"When this election is over," I heard the young woman say, "we're going tohave one president and one hero. "Which one," she asked me pointedly, "would youwant to be?" It's decision-making time. We all get a chance to answer thisone. And the answer is that there can't be just one hero. Heroism--and the hope that makes heroes--is required of all of us.

The U.S. Supreme Court has handed down its ruling inthe Florida electoral recount case. That ruling, ambiguous asit may be, for all intents and purposes determines who has really wonthe presidency of this country. Or to be more precise, in the absence of fullelectoral information, the Supreme Court's ruling at least determines, a full 35 days after theelection, who will be officially inaugurated as president on January 20,2001.

So, case closed? Not exactly. Legal doors may have slammed shut as a resultof this month of maneuvering and the finality of the Supreme Court's ruling, but some spiritual doors may have opened for all of us for the first time in decades.

During the past month, we have learned with stark clarity, on widescreentelevision in the intimacy of our own living rooms, that law and justice arenot always the same, that the legal and the moral, the obvious and theacceptable, are not always bedfellows. We have also learned that hope and confidence are not thesame thing. Confidence we've always had as a nation; hope we may justnow as Christians be beginning to understand.

When we were racing to the moon during the 1960s, we knew thatonce we put our national mind to it, our United States would plant the first flag there. No problem. In the face of an oil crisis during the 1970s, we had the confidence as a nation that if the oil ran out, all wehad to do was go into a laboratory somewhere and we could invent asubstitute. No problem. In the middle of a globalrecession and communist insurgencies during the 1980s, we never lost confidence in the Americaneconomic system. Confidence has, in fact, been the hallmark of Americanhistory.

But confidence and hope are different things. Confidence is the innerconviction that we are equal to whatever task is before us. It is thecertainty that we are bright enough, strong enough, powerfulenough to meet a challenge and best it.

Hope, on the other hand, iswhat sustains us when we have little or no confidence left. At the end of abad stretch, hope--hope that the will of God will finally prevail--is all that isleft to sustain us. When it becomes clear that the things on which we havedepended aren't really dependable, hopemust replace confidence, or nothing can replace confidence at all.

With this presidential election, we watched our traditional American certainties fade in front ofour eyes. During the past several months, in a country we thought was founded onimpregnable civil structures, the political system has chosen partisanshipover statesmanship, the electoral system has fallen into disarray, and thejudicial system has fractured. Confidence in each of them has wilted--among ageneration that has already seen the United States fight dirty wars underringing moral slogans and the presidency itself tainted by lying, skullduggery,and sleaze. Now, democracy itself is in question. Now, confidence in the civilreligion is shrinking. Now, it is hope in things beyond the political that we need.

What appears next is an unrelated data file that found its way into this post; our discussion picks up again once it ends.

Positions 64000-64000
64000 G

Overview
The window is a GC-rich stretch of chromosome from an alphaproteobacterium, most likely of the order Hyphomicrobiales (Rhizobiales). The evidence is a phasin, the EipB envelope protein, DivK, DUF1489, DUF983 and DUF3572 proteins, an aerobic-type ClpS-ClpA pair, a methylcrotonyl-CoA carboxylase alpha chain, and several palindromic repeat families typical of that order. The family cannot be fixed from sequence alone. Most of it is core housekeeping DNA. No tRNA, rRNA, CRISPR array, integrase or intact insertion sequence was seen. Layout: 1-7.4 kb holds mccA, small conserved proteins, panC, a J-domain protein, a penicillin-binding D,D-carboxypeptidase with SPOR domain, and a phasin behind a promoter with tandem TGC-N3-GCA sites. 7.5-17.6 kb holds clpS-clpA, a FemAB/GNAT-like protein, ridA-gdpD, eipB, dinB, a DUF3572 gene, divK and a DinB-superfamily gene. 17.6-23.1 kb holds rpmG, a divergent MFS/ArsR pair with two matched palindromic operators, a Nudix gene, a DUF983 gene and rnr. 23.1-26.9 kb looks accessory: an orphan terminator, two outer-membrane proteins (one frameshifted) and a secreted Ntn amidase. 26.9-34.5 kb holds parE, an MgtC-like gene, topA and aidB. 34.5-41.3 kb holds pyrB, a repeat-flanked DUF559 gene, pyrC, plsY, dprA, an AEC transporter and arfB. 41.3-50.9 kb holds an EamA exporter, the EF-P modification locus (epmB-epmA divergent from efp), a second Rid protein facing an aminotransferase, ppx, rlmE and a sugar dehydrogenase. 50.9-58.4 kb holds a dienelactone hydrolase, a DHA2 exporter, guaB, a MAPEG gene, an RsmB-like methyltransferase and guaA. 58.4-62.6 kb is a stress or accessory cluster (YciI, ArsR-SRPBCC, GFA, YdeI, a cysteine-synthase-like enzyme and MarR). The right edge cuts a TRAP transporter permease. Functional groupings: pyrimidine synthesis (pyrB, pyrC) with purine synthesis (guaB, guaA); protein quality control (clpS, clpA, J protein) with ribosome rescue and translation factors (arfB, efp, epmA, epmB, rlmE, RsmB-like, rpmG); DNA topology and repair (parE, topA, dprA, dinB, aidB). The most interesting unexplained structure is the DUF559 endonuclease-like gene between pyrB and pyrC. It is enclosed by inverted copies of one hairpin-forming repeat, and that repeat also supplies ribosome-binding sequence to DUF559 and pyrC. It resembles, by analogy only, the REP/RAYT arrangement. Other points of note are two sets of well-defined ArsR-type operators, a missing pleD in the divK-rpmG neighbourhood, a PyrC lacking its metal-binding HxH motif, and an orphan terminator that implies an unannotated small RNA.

Thedisintegration of the conventional is a hard way to learn a spirituallesson. On the other hand, maybe it's the only thing that really brings aperson, a people, a nation, to choose between the commonplace and the heroic,the shallows of confidence and the depths of hope.

But hope may be the missing virtuein a country that has long believed its own press about "equal protectionunder the law" and "democracy" and "blind justice." Because we never doubtourselves, we seldom examine the gap between what we say we do and whatwe're doing until the gap becomes obscenely exposed for all to see.

Then, in the midst of the embarrassment and the disillusionment that comeswith the unmasking of any great charade, it is only hope, not confidence,that gets people through bad times.

Well, it's bad times when only half thepeople in a democracy vote. It's bad times when the people who do vote don'treally know if or when their votes have been or ever will be counted. It'sbad times when partisanship passes for law. Then the only thing that cansave a people is not the party, not politics, not power. Then it is the timefor hope. Hope knows that whatever happens, God lives. Hope expectsthat however bad it looks, this moment will ultimately yield something good. Hope says begin again.

Winners may have confidence, but real heroes--those who have seen bad timesand lived to rise above them--live in hope. It's a sad day for our country to find itself with a president who not only has no mandate to lead but not enoughcertainty in the popular vote even to justify his mounting the viewing standin the first place. But it is not a sad time when a country rises abovepartisan confidence to realize its responsibility tobuild a future based on the vision and values that magnetized it in thepast rather than on the party politics to which it has descended in the present.

Al Gore needs hope right now. America needs hope right now. And George W.Bush needs hope right now, too. We finally have a president, but we have nowinners. What we need are heroes.